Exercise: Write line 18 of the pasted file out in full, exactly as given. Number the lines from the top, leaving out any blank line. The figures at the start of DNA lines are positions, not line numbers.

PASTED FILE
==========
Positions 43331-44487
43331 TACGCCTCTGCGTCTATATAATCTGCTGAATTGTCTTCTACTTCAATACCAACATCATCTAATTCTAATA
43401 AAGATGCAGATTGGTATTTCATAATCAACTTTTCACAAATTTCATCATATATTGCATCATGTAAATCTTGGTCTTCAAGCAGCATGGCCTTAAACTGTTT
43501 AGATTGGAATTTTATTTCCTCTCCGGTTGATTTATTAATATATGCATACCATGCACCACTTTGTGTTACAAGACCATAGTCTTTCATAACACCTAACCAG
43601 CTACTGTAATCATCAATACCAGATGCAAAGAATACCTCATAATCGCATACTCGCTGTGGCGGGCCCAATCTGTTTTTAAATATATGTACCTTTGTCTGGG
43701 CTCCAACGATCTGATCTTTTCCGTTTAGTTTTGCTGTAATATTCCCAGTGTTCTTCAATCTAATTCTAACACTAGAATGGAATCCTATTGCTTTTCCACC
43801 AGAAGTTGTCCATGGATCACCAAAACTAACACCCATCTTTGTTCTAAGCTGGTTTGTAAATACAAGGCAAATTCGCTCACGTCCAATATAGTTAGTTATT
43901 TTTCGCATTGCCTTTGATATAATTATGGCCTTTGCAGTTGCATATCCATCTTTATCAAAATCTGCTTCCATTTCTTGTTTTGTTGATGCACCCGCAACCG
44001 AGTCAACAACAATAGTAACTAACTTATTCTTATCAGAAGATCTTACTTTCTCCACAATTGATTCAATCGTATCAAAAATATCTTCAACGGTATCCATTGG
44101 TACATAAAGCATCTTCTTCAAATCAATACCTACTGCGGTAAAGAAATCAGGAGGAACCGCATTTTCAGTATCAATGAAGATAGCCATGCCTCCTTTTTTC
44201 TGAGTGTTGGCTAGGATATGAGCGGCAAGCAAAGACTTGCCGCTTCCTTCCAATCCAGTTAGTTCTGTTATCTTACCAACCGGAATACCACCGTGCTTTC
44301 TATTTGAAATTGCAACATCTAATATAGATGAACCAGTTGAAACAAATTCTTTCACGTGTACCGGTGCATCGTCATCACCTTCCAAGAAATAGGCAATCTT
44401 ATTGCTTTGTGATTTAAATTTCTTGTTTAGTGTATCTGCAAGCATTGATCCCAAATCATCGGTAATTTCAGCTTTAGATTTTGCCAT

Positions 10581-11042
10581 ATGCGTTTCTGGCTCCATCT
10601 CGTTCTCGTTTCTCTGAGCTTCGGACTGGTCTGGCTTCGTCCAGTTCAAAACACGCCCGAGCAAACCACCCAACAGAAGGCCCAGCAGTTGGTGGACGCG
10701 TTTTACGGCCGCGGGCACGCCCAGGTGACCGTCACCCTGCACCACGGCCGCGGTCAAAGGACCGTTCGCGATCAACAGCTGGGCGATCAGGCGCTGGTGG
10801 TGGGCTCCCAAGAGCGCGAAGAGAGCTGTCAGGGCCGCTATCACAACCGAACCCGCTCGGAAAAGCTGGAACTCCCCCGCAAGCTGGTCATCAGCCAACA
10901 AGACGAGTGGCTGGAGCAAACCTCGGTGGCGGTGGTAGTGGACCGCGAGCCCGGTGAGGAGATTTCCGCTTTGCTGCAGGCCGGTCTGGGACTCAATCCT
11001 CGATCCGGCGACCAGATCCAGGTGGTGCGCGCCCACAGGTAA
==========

10801 TGGGCTCCCAAGAGCGCGAAGAGAGCTGTCAGGGCCGCTATCACAACCGAACCCGCTCGGAAAAGCTGGAACTCCCCCGCAAGCTGGTCATCAGCCAACA